Dr Toby Rogers (Medstar Washington Hospital Center, Washington, DC, US) discusses anticoagulation versus antiplatelet therapy after transcatheter aortic valve replacement in low risk patients.
This feasibility and hypothesis generating study assessed whether anticoagulation in a low risk population after TAVR for one month reduces subclinical leaflet thrombosis warfarin reduced this phenomenon without causing excessive bleeding.
1. Why did you conduct this research? Do low risk patients provide unique challenges?
2. What was the study design, technology and drugs used and endpoints?
3. What did you find and what conclusions can be made?
Filmed on location at CRT 2020.
Interviewer: William Cadden
Videographer: Charlie McClanahan
Question 1 : Why did you conduct this research? Do low risk patients provide unique challenges?
[Rogers] A number of clinical trials now and observational registries have shown that thrombosis can develop on the leaflet of bioprosthetic valves, both surgical and transcatheter. It was first detected in transcatheter valves, but was subsequently shown to affect all bioprosthetic valves. We still don't really know what it means. Does it cause more strokes? No one's every been able to really show that. Could it impact the longevity or the durability of these valves? Possibly, but the only way we'll find that out is by following these patients for many many years. So in the short term, we're stuck with this phenomenon which is we see a stuck leaflet with thrombus on it, so the leaflet's not opening and closing, and it's very hard for us to believe that that's a good thing. And the other observation from some of the registries in the past was that patients who happened to be on oral anticoagulation, so Warfarin or a DOACs, a direct oral anticoagulant drug, seemed to have a lot less of this leaflet thrombosis, which kind of makes sense. If you're on a bloodthinner, you're less likely to develop thrombosis. And so the rationale of this study was to take a low risk patient population, meaning a younger TAVR population and randomise these patients to receive either antiplatelet drugs or anticoagulation with Warfarin for one month after the TAVR, and then we'd look at them all at 30 days with a CT scan to see whether they have leaflet thrombosis or not, and whether the oral anticoagulation reduced or prevented this phenomenon from occurring.
Question 2 : What was the study design, technology and drugs used and endpoints?
[Rogers] So this was a randomised control trial, multi-center, in the US, and the original study design was for 200 patients to be randomised, one to one, to receive either antiplatelets, aspirin, or Warfarin after TAVR. So these were low risk patients with an STS score of less than three. Typical for the low risk studies that you've seen published just in the last year, which led to the approval of low risk TAVR in the US. And so that was the randomised cohort, and then patients who are low risk, but who for example, had another indication for anticoagulation, they had atrial fibulation, they had a DVT, or patients who had a bleeding problem during the TAVR, meaning it wouldn't be appropriate to randomise them and potentially end up on Warfarin, were enrolled in a separate registry arm as well. So we have the randomised cohorts at the centre of the trial, and a registry cohort on the side.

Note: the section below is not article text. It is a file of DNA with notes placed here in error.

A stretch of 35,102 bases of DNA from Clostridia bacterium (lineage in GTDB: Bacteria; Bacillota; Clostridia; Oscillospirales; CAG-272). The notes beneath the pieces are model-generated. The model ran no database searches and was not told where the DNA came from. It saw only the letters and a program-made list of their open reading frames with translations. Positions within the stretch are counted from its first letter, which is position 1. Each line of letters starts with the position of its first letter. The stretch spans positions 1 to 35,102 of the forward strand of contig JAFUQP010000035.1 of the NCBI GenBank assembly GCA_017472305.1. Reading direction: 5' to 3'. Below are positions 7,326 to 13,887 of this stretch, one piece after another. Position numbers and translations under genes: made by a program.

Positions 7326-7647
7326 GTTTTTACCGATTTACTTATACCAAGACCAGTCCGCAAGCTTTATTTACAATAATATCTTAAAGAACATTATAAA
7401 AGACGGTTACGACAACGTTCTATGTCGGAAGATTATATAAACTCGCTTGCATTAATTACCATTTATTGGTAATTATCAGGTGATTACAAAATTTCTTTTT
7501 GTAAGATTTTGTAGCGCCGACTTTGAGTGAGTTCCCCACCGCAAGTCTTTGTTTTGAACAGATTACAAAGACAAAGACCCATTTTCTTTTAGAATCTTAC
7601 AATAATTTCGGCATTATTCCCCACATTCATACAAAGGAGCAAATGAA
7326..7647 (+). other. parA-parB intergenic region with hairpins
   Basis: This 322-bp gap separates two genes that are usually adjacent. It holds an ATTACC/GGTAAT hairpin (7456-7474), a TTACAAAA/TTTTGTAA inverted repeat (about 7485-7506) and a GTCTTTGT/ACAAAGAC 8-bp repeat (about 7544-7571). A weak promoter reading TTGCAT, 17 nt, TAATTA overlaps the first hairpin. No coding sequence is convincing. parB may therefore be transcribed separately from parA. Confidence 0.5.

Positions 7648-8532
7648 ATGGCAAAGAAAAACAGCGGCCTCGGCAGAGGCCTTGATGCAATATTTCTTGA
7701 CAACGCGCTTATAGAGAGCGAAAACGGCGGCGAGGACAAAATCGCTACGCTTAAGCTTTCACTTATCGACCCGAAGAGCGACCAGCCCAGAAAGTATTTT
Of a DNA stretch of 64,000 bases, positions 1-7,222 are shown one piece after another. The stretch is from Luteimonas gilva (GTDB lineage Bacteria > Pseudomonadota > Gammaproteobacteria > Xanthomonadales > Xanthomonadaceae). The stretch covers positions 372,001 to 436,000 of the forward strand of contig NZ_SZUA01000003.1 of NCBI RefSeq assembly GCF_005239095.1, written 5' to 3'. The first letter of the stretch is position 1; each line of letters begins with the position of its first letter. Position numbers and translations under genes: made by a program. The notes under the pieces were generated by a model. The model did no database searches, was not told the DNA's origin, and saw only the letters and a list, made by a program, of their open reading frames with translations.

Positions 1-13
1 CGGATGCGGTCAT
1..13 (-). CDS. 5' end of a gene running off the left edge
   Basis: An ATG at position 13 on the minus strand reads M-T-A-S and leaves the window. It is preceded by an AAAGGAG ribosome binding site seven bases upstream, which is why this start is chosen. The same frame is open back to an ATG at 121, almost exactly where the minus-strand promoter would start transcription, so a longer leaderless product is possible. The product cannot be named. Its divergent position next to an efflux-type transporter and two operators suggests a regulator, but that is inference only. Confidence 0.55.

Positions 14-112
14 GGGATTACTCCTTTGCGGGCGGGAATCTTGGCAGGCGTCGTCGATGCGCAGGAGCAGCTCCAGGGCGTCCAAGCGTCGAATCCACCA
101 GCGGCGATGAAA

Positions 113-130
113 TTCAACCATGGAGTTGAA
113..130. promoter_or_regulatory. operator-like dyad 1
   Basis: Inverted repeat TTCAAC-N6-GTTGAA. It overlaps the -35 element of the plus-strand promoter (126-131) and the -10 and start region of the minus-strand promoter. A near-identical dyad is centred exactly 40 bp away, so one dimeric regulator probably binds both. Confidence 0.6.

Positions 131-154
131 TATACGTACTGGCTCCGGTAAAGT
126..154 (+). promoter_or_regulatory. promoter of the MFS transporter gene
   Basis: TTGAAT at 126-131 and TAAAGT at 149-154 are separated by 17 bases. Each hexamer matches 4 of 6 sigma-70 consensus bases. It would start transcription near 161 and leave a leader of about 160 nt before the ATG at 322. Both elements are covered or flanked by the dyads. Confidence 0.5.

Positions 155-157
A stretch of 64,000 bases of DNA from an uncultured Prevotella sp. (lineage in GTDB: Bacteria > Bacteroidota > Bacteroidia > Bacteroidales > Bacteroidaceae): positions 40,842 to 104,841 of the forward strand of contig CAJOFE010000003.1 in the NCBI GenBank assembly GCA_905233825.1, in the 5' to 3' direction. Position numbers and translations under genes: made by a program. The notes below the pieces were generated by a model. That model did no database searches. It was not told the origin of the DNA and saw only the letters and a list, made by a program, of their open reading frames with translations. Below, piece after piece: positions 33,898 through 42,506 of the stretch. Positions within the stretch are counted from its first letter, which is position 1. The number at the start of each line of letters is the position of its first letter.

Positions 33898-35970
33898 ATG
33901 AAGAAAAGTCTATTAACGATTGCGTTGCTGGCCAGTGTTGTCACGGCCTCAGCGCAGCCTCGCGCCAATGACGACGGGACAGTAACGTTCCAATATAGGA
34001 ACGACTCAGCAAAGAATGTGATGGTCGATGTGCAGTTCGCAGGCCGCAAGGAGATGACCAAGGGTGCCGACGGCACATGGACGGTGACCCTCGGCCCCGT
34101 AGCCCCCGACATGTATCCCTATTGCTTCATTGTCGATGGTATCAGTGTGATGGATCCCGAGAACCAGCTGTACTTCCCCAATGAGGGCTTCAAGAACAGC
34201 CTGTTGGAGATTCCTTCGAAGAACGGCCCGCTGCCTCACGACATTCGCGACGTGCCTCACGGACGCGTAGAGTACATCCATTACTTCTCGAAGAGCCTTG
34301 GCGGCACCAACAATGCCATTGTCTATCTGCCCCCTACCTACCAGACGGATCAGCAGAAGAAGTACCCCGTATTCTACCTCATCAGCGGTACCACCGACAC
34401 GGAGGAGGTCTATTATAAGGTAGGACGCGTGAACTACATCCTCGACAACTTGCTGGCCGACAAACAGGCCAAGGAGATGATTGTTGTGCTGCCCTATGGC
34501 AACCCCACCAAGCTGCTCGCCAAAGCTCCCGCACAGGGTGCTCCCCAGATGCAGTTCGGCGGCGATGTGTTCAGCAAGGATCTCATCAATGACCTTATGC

Question 3 : What did you find and what conclusions can be made?
[Rogers] So first things first, zero mortality, zero disabling stroke, at 30 days, which is consistent with all of the low risk data we've see so far, which is, if you take a low risk group of patients and you do TAVR, you get excellent results. So, zero mortality, zero disabling stroke, but also very good hemodynamics, very low rates of in-hospital and 30-day complications in terms of vascular access complications, low pacemaker rate. They're sort of the typical findings for a clinical trial in TAVR. One of the most reassuring things was that we didn't see excess bleeding in the patients who were randomised to anticoagulation. So that's one of the key safety endpoints that we were looking at in the study was are we causing more bleeding by randomising, putting patients on oral anticoagulation, which we wouldn't normally do as standard of care, at the moment at least, in TAVR. It is important to remember that the current surgical guidelines recommend that every patient who receives a bioprosthetic surgical valve should have three months of Warfarin afterwards, and it's specifically to prevent these sorts of phenomenon. Many surgeons, both in the US and abroad, don't do that. They just use aspirin because they worry about bleeding. And certainly I think bleeding is something to be concerned about in an older population, in your typical 80 year old TAVR patient, bloodthinners are often a problem. But I think these are younger patients, average age in this study was 73, and it was very similar to all of the other low risk studies, these are younger patients with fewer comorbitities and fewer bleeding risk factors. So we were very pleased to see that there was no excess bleeding. But then specifically in terms of the leaflet thrombosis, so in the randomised cohort, the instance of leaflet thrombosis in the aspirin arm was 16.3%, and in the anticoagulation arm was 4.7%. So that's quite a dramatic reduction. Unfortunately, partway through our study, low risk was approved in the US, and almost overnight, that made enrolling in a randomised trial in the low risk patients very difficult. And so we locked the data with only 94 patients randomised, as opposed to the 200 that we initially tried to get. And so despite having that quite remarkable difference in absolute value, 16.3 and 4.7, the p-value was just missed statistical significance, 0.07. But if we then take the patients who are in the registry arm, of which there were 30, and we put them into the groups depending on whether they were on oral anticoagulation or antiplatelet therapy, we then ended up with a rate of hypertonicity for thickening, or leaflet thrombosis, in the aspirin arm of 16.4% and in the oral anticoagulation of 3.1%. And that p-value is very positive, 0.01, which suggests that there really is a significance, that Warfarin is an effective strategy to reduce leaflet thrombosis at 30-days. So if I could summarise what we found, essentially Warfarin did effectively reduce, if not completely prevent the phenomenon of leaflet thrombosis, with 16% down to 3% incidence, without causing excessive bleeding. The big question is what do we do with this data? Where do we go next? Should every TAVR patient be given Warfarin? I think we should treat this as a feasibility study, because that's what it was, and as a hypothesis generating study. And I think we will need to obviously follow these patients long term, and there are other data sets from the low risk TAVR studies who have been followed long term. And if this phenomenon of leaflet thrombosis does turn out to be a predictor of premature deterioration or failure of these bioprosthetic TAVR valves, then I think there will definitely be a move within the community to be more aggressive with anticoagulation in these younger, low risk patients, who are going to live much longer with their transcatheter valve. For now, I think we also need to think carefully about whether we need more studies on this and certainly I'm looking forward to discussion at the session tomorrow.